Your story reminds me of the Verizon customer that was charged 76 dollars when it should have been 76 cents. He eventually was given a full refund, although it took a month and an embarrassing website to get it. .00

        • by gagol (583737)
          I added 60 minutes to my forfait, they billed it three times on the first month and never used it to cover my extra minutes, for which they billed them at the exorbitant rate of 1$ per minute... At that rate I could use an Iridium phone over satellite. The company (Telus Mobility) never excused or agree to rectify the situation. Our agreement then would be me stop paying, and them pull the plug. I kept the Android phone...
          • There must be more to this story. Why would a company bill you $30 overage protection (180 minutes( and then not use it? Makes no sense, unless you're not sharing some crucial part of the story - like maybe the minutes didn't roll over month-to-month.
  • When did this become a business methods and government regulation discussion site? Debt collection practices by monopolies is not a technology discussion.
    • by jeffmeden (135043)

      How many slashdotters *don't* spend more than 100 bucks a month on their evil carrier overlord of choice...

      Go ahead, ask around, I will wait.

      I know I don't, and anyone with a smartphone is lucky if they are under the 100 mark (god help them if they have a family)... Smartphones are the new geek gold standard, and I for one want to keep an eye on carriers. They are up to some sneaky shit.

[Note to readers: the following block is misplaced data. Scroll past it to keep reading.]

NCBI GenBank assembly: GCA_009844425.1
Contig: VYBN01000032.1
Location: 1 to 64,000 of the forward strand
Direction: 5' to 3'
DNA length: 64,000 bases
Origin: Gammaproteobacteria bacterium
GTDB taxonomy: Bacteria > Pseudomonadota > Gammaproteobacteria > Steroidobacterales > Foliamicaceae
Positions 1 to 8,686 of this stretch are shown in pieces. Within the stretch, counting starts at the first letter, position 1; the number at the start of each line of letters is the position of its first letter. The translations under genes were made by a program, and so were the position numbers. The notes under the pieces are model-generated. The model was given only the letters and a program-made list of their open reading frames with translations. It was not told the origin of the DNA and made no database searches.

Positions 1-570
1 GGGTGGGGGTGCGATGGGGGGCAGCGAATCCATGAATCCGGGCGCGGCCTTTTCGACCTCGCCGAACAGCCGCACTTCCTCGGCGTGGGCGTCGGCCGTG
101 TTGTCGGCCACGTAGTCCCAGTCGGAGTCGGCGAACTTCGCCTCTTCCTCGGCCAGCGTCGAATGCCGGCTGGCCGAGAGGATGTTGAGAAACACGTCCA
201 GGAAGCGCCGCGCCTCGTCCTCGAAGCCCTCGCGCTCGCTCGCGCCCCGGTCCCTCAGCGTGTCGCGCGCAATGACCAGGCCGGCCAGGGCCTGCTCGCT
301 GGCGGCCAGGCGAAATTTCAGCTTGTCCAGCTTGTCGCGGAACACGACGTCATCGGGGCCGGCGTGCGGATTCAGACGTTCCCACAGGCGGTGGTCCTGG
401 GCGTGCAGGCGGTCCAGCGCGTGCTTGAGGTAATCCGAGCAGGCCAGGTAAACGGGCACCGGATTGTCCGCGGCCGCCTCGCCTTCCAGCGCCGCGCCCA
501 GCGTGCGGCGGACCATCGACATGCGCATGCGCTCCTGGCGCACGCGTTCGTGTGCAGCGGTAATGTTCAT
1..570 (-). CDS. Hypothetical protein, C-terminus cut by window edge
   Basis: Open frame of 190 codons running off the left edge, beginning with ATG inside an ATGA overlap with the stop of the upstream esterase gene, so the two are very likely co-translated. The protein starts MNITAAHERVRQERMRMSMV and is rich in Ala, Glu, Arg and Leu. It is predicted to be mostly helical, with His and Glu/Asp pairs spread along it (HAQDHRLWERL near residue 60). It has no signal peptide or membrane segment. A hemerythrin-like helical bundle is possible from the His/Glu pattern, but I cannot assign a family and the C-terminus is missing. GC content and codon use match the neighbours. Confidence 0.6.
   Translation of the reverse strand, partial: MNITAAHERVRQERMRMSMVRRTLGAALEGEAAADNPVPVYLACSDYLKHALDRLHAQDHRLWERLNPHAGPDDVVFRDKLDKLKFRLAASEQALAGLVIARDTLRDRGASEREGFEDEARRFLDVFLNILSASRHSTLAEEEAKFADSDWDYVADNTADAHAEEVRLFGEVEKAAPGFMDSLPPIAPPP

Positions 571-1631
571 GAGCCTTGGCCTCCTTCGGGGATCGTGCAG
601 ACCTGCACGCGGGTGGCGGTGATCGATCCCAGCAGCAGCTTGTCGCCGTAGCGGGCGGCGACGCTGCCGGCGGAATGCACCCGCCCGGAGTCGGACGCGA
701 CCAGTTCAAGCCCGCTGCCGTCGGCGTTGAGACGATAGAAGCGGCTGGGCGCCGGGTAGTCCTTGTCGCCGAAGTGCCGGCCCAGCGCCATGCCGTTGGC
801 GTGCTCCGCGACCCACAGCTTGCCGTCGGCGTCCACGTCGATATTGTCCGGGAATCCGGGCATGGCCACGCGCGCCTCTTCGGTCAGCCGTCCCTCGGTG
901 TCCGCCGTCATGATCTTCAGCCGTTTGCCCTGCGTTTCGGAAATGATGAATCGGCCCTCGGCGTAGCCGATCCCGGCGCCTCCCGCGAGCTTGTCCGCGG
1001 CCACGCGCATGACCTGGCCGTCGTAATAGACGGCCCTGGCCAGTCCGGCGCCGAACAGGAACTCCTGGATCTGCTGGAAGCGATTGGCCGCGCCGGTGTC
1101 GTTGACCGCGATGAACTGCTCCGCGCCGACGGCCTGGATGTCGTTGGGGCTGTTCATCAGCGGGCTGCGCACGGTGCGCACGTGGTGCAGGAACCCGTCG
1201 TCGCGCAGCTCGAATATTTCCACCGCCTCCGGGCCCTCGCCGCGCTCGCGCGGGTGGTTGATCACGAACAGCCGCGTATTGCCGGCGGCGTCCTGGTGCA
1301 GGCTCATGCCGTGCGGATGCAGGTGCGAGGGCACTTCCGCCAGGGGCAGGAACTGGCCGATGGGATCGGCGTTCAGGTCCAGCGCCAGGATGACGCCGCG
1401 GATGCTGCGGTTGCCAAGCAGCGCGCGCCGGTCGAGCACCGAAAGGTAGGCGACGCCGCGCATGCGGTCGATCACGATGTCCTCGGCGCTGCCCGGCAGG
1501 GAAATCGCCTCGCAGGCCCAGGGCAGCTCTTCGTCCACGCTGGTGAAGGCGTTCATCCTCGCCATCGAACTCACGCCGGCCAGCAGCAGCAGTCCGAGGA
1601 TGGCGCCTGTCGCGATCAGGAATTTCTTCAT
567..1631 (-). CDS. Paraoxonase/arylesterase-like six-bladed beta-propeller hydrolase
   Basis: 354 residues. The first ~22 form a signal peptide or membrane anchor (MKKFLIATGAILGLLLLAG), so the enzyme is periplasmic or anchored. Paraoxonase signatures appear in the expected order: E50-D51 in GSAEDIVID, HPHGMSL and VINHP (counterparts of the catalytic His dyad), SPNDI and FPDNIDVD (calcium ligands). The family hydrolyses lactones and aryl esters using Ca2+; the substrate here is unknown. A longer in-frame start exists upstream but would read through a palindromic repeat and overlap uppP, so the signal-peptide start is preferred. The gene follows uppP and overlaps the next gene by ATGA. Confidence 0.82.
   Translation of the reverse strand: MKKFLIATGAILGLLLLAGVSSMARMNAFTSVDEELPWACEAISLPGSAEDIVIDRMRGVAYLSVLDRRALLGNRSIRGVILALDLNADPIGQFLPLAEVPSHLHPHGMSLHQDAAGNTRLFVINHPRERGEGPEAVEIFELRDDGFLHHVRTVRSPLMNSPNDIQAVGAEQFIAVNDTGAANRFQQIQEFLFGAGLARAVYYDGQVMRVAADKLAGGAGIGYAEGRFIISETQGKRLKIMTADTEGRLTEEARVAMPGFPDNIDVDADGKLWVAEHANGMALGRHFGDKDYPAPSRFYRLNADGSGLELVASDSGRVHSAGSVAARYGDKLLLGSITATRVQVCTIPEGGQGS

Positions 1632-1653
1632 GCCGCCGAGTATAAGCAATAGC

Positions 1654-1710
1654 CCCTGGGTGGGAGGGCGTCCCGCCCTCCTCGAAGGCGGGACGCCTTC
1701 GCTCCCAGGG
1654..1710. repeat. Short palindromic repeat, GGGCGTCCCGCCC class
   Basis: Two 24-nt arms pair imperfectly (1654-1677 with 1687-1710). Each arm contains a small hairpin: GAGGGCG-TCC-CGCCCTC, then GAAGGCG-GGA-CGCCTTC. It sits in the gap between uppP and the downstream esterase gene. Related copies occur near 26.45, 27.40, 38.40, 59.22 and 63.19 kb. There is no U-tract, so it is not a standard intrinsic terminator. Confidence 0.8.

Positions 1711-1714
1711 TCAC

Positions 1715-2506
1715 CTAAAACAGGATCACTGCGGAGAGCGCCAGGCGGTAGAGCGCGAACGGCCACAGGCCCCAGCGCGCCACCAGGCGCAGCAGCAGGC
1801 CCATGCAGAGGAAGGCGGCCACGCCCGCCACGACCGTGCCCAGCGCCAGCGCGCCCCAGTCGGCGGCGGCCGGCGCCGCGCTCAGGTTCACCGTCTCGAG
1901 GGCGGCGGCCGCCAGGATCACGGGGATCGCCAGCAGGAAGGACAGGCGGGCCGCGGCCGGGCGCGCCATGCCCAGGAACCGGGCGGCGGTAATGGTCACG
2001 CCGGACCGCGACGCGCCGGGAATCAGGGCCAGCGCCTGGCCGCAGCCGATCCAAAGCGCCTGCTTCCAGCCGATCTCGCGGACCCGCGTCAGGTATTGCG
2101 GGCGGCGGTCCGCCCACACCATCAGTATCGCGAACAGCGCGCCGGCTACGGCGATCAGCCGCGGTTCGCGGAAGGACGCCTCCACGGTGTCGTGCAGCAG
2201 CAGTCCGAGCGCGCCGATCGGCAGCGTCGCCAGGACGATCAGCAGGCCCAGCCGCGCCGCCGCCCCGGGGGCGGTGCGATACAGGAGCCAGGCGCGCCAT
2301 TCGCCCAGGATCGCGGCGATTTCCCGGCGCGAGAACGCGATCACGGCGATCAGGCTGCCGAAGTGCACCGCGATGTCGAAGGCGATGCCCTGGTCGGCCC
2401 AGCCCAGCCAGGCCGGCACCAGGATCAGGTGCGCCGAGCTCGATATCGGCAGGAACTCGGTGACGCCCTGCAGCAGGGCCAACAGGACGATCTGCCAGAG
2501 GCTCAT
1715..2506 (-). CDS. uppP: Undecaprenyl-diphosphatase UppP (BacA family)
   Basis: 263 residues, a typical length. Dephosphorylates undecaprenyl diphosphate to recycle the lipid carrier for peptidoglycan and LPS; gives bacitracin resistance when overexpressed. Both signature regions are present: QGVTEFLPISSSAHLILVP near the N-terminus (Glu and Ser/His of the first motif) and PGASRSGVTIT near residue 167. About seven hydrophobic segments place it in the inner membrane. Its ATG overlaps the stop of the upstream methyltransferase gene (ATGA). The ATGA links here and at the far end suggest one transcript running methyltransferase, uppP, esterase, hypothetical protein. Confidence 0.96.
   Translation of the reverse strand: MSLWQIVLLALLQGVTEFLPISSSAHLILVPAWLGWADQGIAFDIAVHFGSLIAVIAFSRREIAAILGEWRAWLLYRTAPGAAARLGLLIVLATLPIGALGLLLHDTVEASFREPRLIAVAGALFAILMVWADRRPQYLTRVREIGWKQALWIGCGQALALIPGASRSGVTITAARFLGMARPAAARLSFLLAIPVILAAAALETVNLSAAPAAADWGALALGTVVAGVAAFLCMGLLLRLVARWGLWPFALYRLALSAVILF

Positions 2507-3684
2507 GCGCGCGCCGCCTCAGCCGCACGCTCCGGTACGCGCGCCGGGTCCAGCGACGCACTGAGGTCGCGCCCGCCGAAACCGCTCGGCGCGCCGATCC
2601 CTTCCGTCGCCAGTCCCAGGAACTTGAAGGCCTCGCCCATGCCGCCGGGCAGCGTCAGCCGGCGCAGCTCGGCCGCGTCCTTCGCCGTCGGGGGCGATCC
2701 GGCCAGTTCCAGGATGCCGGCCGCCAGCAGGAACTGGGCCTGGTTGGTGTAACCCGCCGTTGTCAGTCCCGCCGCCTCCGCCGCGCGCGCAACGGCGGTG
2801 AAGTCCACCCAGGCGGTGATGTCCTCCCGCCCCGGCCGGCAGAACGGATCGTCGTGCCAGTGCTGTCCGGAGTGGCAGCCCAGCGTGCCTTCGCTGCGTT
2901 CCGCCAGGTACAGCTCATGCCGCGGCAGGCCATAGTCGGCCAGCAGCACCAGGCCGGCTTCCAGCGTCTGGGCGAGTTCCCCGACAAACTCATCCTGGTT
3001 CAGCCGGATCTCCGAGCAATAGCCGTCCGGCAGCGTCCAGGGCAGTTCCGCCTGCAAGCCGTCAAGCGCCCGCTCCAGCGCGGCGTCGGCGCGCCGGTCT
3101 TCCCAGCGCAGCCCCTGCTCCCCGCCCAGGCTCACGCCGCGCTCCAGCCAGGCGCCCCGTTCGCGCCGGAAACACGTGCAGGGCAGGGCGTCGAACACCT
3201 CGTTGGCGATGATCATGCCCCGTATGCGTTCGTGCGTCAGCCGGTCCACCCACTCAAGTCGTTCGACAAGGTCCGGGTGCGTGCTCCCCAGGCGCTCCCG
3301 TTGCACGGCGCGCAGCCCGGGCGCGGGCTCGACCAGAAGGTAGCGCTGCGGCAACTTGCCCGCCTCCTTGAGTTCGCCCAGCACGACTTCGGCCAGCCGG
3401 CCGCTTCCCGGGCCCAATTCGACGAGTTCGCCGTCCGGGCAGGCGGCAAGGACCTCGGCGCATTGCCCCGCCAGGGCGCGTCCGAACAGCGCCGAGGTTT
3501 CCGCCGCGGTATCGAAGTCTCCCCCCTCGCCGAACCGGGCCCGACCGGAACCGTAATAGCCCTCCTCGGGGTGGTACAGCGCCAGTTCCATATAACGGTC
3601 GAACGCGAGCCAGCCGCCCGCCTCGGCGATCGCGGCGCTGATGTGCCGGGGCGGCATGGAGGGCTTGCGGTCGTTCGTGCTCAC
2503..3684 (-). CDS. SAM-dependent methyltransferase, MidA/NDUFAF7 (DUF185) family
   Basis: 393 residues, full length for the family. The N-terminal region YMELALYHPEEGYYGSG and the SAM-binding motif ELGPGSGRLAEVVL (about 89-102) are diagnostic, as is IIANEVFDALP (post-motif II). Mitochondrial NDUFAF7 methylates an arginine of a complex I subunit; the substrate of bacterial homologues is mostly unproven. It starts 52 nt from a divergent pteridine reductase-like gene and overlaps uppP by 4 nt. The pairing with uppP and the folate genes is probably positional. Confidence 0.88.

• Re: (Score:1, Informative)

        by Anonymous Coward

        Verizon Droid: $40 voice, $30 "unlimited" data = about $85 after fees, insurance and taxes.

        • by Sponge Bath (413667) on Saturday October 16, 2010 @11:23AM (#33917744)

          Here is what AT&T charges above the advertised rate for my wireless:

          Credits, Adjustments, and Other Charges:
          * Regulatory Cost Recovery Charge: 0.66
          * Federal Universal Service Charge: 1.04
          * TX Franschise Tax Recovery: 0.30
          * Texas Universal Service: 0.65

          Taxes:
          * 911 Service Fee: 0.50
          * Tx State Telecom Tax: 2.72
          * City Telecom Tax: 0.44
          * City District Telecom Tax: 0.29